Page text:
Relive The Songs Written By Paul McCartney And John Lennon

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Relive The Songs Written By Paul McCartney And John Lennon | Society Of Rock Videos

LONDON - 30th DECEMBER: Paul McCartney and John Lennon (1940-1980) from The Beatles posed backstage at the Finsbury Park Astoria, London during the band's Christmas Show residency on 30th December 1963. (Photo by Val Wilmer/Redferns)

The Iconic Partnership

John Lennon and Paul McCartney are two of the most prolific songwriters of all time. Between the two of them, they have managed to write some of the most unforgettable and enduring songs in rock ‘n roll. Individually, they are musical geniuses but together, they’re truly a force to be reckoned with.

For this list, however, we will only be taking into account songs which both Lennon and McCartney worked on together not those which have been written by only one of them but credited to Lennon-McCartney. Even if they only contributed one line, we’d still consider that.

10. Baby, You’re A Rich Man (1967)

This is a combination of two unfinished songs – Lennon’s One of the Beautiful People and McCartney’s chorus.

“That’s a combination of two separate pieces, Paul’s and mine, put together and forced into one song. One half was all mine. [Sings] ‘How does it feel to be one of the beautiful people, now that you know who you are, da da da da.’ Then Paul comes in with [sings] ‘Baby, you’re a rich man,’ which was a lick he had around.” – John Lennon

9. Eight Days a Week (1964)

Although it topped the US Billboard Hot 100, Lennon was very vocal about his dislike of the song.

“I remember writing that with John, at his place in Weybridge, from something said by the chauffeur who drove me out there.” – Paul McCartney

8. We Can Work It Out (1965)

This is proof of the two songwriters’ juxtaposition when writing lyrics.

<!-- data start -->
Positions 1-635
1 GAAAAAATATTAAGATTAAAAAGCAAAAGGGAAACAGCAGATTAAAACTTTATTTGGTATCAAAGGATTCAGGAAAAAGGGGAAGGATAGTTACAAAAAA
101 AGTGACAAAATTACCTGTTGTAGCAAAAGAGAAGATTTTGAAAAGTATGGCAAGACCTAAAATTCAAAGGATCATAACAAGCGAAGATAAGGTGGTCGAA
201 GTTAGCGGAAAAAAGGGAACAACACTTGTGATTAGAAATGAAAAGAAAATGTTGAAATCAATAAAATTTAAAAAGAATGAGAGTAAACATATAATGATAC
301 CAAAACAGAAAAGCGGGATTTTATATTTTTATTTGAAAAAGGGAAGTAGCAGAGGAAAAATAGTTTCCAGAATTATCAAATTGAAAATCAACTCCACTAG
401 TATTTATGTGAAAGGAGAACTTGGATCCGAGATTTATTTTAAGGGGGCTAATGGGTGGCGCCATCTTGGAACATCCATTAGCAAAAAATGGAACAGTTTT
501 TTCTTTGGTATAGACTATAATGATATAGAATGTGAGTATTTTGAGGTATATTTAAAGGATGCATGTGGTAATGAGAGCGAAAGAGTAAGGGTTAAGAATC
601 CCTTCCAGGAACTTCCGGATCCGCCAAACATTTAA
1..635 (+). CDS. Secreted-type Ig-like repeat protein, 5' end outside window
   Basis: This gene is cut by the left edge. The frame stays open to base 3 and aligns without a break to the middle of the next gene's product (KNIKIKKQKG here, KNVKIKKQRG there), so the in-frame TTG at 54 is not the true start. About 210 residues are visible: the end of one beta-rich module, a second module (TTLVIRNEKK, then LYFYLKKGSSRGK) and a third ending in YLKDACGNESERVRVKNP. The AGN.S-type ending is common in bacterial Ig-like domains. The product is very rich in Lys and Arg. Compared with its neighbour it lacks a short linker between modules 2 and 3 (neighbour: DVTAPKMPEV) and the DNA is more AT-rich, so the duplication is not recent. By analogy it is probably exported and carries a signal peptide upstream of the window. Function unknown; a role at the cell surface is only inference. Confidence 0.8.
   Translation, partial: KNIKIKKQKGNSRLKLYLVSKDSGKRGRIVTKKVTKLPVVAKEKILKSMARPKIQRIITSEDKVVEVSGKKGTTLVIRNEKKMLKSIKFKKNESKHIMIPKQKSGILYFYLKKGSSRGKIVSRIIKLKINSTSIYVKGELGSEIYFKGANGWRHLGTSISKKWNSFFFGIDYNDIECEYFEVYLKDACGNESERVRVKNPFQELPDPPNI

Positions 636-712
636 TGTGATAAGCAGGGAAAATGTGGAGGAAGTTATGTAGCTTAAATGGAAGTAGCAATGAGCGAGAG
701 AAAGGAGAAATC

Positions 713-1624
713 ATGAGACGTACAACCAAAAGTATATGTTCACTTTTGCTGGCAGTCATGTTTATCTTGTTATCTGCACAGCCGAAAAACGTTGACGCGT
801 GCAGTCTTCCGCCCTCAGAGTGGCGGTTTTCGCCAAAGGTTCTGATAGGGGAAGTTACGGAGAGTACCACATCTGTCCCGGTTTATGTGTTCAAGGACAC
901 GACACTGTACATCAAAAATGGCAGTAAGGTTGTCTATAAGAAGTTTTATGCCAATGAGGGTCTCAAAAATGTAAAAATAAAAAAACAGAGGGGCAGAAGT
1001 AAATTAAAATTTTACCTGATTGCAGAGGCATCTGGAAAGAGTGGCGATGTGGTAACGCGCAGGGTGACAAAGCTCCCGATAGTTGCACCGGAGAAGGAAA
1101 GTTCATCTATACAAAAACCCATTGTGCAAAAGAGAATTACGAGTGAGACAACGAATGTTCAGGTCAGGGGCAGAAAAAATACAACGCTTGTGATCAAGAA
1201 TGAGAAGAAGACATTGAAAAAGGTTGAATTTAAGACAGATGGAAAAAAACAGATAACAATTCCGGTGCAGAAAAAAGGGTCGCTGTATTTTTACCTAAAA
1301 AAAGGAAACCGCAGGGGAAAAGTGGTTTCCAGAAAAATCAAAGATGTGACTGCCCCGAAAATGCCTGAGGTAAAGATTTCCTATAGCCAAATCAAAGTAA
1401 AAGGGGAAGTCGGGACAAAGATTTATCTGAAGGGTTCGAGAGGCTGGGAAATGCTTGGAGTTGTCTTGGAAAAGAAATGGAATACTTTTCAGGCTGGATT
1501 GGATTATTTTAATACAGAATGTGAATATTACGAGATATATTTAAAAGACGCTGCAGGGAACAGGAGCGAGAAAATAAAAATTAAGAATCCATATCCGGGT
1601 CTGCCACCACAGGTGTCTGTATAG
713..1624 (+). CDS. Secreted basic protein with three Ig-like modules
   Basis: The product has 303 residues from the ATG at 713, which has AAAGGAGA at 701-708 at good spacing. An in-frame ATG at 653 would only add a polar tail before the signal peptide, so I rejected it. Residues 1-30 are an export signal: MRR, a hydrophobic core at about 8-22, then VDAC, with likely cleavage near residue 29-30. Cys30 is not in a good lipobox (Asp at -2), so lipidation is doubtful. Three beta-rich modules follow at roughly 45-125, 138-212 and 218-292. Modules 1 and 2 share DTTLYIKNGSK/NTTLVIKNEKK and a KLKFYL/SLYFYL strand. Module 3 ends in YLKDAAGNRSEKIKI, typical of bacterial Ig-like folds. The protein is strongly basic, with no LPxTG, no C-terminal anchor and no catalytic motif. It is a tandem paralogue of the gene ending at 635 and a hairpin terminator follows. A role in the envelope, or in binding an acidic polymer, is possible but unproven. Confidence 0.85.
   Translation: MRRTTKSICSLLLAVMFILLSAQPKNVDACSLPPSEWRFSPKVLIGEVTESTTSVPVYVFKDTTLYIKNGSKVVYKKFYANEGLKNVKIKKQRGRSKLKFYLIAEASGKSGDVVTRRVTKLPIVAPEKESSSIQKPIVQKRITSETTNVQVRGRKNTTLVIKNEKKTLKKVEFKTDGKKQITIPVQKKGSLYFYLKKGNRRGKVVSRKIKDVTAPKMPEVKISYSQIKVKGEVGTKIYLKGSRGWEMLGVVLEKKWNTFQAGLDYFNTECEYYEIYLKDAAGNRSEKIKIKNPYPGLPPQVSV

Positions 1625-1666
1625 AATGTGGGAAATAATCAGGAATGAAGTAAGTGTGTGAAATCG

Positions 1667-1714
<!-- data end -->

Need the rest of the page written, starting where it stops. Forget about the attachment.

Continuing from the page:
“In We Can Work It Out, Paul did the first half, I did the middle eight. But you’ve got Paul writing, ‘We can work it out, we can work it out’ – real optimistic, y’know, and me impatient: ‘Life is very short and there’s no time for fussing and fighting, my friend.'” – John Lennon

7. Michelle (1965)

Mainly written by McCartney, Lennon contributed to the middle eight.

“That’s what made me think of the middle eight for Michelle: ‘I love you, I love you, I l-o-ove you.’ So… my contribution to Paul’s songs was always to add a little bluesy edge to them. Otherwise, y’know, Michelle is a straight ballad, right? He provided a lightness, and optimism, while I would always go for the sadness, the discords, the bluesy notes.” – John Lennon

6. She Loves You (1964)

The Beatles won over many fans with this track alone.

“John and I wrote She Loves You together. There was a Bobby Rydell song [Forget Him] out at the time and, as often happens, you think of one song when you write another.

We were in a van up in Newcastle. I’d planned an ‘answering song’ where a couple of us would sing ‘She loves you…’ and the other one answers, ‘Yeah, yeah.’ We decided that that was a crummy idea as it was, but at least we then had the idea for a song called She Loves You. So we sat in the hotel bedroom for a few hours and wrote it.” – Paul McCartney

5. In My Life (1965)

It’s one of the songs Lennon was most proud about and for good reason.

“Paul helped with the middle eight musically. But all lyrics written, signed, sealed, and delivered. And it was, I think, my first real major piece of work.” – John Lennon

4. With a Little Help from My Friends (1967)

With the working title of Bad Finger Boogie, McCartney and Lennon wrote this specifically for Ringo Starr.

“That’s Paul with a little help from me. ‘What do you see when you turn out the light/I can’t tell you but I know it’s mine’ is mine.” – John Lennon

3. I Saw Her Standing There (1963)

They worked on this song in the front room of McCartney’s home in Liverpool. It topped the charts for weeks!

“That’s Paul doing his usual good job of producing what George Martin used to call a ‘potboiler’. I helped with a couple of the lyrics.” – John Lennon

2. I Want To Hold Your Hand (1964)

Lennon and McCartney wrote this “eyeball to eyeball” at Jane Asher’s home in London.

“I remember when we got the chord that made the song. We were in Jane Asher’s house, downstairs in the cellar playing on the piano at the same time. And we had, ‘Oh you-u-u… got that something…’ And Paul hits this chord and I turn to him and say, ‘That’s it!’ I said, ‘Do that again!’ In those days, we really used to absolutely write like that – both playing into each other’s nose.” – John Lennon

1. A Day in the Life (1967)

Mainly written by Lennon, McCartney’s contribution was the middle section.

“Paul’s contribution was the beautiful little lick in the song, ‘I’d love to turn you on,’ that he’d had floating around in his head and couldn’t use. I thought it was a damn good piece of work.” – John Lennon

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